In view of this, the Buddhist Channel in collaboration with Bhante Sharvasti Dhammika, the well-known Australian based Buddhist monk, writer and teacher, has initiated "ABBi (pronounced as Abby) - All About Buddhism iLearning".

ABBi is a self paced, beginners to intermediate level guided Learning Management System (LMS). The ABBi LMS is hosted on a virtual cloud and needs only an online User ID and password to access. Learners access the system free of charge.

Although the first course to be hosted on ABBi is Bhante Dhammika's textbook "All ABout Buddhism", the system is actually open to any groups or Buddhist centres who wish to host their own courses online.

"There are many courses offered by various groups or Buddhist centres," explains Kooi Fong. "The problem is when the course leader moves on, the course usually ends with him/her," he adds. He also laments, "sustainability is an issue. There is simply no continuity or follow up."

With ABBi however, once the course leader/manager is done with leading the study session in person, they can then put it up online. With the course materials now available on ABBi, future learners can now benefit from taking the lessons at their own pace, and with added facilities such as personal progress monitoring, social network support and earning Open Badges upon the course completion.

"Just imagine the potential and the possibilities of having groups and Buddhist centres host various courses of their liking. The workload of preparing materials is now spread around, no longer dependent on any single group of people," envisions Kooi Fong.

Learners from anywhere will have the opportunity to choose and pick what courses they want to follow. With the ABBi guided system, they can monitor their personal progress which is automatically set by the LMS.

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ABBi - a game changer in Dhamma Study

ABBi is envisioned to be a major "game changer for Buddhist Dhamma Study", as it is set to be a service provider for any groups or Buddhist centres who wish to promote their own learning programmes and to encourage groups to start their own Dhamma Study sessions.

For instance, a Tibetan study group may wish to put their Lamrin syllabus on ABBi. Or a Mahayana temple which actively gets students to recite various sutras may want to put up a quick course on the Lotus or Heart Sutras. And maybe that advanced Abhidhamma class, ever ably helmed by a senior monk, may want to use ABBi to set up its advanced learner programme.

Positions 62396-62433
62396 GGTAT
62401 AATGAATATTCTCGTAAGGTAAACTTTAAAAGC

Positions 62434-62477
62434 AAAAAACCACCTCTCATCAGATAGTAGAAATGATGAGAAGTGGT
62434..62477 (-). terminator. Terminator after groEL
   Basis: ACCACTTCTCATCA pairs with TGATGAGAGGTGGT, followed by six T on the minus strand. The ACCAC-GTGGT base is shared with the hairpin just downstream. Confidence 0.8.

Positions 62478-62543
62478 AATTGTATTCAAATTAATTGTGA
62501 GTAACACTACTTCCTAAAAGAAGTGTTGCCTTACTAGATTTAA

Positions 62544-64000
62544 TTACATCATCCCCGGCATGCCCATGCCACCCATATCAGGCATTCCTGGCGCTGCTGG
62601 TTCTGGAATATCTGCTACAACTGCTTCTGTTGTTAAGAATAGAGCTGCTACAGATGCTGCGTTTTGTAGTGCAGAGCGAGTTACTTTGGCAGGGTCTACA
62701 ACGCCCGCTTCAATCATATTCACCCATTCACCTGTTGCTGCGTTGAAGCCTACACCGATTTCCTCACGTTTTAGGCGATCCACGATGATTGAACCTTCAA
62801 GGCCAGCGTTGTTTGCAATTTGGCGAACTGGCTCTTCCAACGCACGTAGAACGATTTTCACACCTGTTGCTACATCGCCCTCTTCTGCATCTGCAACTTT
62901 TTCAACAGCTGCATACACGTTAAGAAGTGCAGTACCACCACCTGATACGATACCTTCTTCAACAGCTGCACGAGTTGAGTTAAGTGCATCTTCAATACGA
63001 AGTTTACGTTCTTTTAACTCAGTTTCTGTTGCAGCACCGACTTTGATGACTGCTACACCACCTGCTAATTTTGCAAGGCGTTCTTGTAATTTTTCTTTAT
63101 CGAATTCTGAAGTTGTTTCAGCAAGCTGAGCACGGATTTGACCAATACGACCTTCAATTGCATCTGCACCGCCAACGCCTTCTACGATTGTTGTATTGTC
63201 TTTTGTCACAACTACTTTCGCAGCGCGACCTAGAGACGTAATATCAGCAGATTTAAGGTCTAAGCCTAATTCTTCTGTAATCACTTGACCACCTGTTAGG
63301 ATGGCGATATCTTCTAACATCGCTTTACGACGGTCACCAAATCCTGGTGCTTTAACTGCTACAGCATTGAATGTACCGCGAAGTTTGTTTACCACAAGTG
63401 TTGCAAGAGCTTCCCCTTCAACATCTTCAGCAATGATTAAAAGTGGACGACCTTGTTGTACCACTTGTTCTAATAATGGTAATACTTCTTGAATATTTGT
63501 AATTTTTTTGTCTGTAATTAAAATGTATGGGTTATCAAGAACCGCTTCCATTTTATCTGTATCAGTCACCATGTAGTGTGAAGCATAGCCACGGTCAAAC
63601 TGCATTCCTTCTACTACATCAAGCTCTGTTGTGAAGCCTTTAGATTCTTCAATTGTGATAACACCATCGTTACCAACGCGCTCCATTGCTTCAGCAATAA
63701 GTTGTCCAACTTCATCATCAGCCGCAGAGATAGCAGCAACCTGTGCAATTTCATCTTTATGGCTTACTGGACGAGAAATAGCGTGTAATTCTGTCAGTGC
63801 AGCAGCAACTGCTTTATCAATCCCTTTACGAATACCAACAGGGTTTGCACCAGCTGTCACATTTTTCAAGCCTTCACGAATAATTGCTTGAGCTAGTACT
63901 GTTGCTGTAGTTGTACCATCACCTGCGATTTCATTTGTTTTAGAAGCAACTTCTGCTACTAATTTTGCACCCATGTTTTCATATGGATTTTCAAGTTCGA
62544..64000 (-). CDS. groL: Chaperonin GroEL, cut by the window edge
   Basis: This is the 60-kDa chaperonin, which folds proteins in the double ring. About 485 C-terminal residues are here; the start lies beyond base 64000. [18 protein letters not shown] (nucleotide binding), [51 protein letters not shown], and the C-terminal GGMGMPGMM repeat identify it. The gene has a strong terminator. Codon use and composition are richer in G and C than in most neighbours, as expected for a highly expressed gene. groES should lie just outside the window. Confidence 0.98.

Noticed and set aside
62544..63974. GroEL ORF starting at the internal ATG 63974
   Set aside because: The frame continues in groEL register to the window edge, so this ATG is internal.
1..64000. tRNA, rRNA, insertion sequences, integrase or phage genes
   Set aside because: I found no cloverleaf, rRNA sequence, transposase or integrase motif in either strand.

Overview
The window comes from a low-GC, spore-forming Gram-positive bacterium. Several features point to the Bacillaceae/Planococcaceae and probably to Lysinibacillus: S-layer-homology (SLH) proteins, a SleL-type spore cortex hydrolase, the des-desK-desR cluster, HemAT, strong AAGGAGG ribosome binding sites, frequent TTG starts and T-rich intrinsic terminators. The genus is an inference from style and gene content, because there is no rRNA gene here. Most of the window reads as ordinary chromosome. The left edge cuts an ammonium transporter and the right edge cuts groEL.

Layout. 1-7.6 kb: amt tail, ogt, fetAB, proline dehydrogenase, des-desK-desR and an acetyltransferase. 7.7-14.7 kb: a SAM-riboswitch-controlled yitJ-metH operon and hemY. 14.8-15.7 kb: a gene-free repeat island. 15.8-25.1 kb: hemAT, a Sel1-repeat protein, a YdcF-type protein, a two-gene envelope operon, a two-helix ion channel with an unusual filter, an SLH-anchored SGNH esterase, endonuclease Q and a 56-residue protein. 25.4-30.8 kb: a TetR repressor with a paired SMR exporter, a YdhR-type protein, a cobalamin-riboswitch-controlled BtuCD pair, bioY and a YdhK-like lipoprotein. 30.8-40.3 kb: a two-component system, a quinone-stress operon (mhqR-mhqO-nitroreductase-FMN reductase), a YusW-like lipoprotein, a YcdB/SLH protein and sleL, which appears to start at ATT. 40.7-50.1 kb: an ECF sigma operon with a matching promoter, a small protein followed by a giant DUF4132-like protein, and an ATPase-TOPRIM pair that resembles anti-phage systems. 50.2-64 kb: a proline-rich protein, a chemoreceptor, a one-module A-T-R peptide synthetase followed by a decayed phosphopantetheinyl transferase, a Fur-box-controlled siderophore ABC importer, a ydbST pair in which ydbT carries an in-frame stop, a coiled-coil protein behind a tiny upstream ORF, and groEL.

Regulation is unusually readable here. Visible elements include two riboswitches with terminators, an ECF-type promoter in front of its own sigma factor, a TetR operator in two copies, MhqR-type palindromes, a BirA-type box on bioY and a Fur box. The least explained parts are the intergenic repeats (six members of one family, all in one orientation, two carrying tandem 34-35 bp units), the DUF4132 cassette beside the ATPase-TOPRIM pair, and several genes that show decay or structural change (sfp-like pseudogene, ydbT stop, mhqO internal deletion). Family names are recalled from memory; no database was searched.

The possibilities are indeed endless.

To have the above besome a reality, ABBi supports the following:
  • multi-institutions mode (with central management portal)
  • time-controlled exams
  • international characters (UTF-8) – meaning it can support translations in Chinese, Sinhalese, Thai etc.
  • automated generation of certificates
With regards to certification, upon the completion of any course, learners will obtain an "Open Badge" generated by the system. ABBi's Open Badge is a type of electronic certificate that is verifiable, portable and packed with information about the learner's attained skills and achievements.

Learners can then share their open badges with their friends and anyone who is interested in their attainment.

A new generation of Dhamma torch bearers

The Buddhist Channel founder believes that ABBi has the capability to reset the "Dhamma Study mindscape" and reinvigorate Dhamma Studies itself.

For one, ABBi is a natural fit for Buddhism's elegant structure. In the Anggutara Nikaya (A 3:184), the Buddha exhorts others to teach Dhamma, thinking, a) I will give instruction that is regulated and gradually advanced, b) I will instruct using reasoning, c) I will instruct out of kindliness, d) I will instruct not for worldly gain and e) I will instruct in a way which does not hurt myself nor others."

Through its easy-to-use, sustainable and cost effective structure, ABBi aims to raise the Dhamma Study bar through knowledge enrichment, study skills enhancement and robust personal and group organization.

Ultimately, what ABBi hopes for is to establish a reasonable cluster of quality Dhammaduta learners. These are the heirs of Buddha's Dhamma, the torch bearers who will continue to spin the Dhamma wheel.

May the Buddha Sasana ever brightly shine through the efforts and discipline of these Dhamma heirs, Buddha's 21st century torch bearers.